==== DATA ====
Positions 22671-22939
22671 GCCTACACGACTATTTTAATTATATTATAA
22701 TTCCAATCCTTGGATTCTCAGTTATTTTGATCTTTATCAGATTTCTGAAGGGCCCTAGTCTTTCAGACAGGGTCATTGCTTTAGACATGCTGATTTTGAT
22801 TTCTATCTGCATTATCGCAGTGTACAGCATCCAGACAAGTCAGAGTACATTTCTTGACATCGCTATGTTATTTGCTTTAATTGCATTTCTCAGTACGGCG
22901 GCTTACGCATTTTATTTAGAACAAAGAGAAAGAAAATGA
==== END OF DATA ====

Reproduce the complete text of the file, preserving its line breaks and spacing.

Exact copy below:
Positions 22671-22939
22671 GCCTACACGACTATTTTAATTATATTATAA
22701 TTCCAATCCTTGGATTCTCAGTTATTTTGATCTTTATCAGATTTCTGAAGGGCCCTAGTCTTTCAGACAGGGTCATTGCTTTAGACATGCTGATTTTGAT
22801 TTCTATCTGCATTATCGCAGTGTACAGCATCCAGACAAGTCAGAGTACATTTCTTGACATCGCTATGTTATTTGCTTTAATTGCATTTCTCAGTACGGCG
22901 GCTTACGCATTTTATTTAGAACAAAGAGAAAGAAAATGA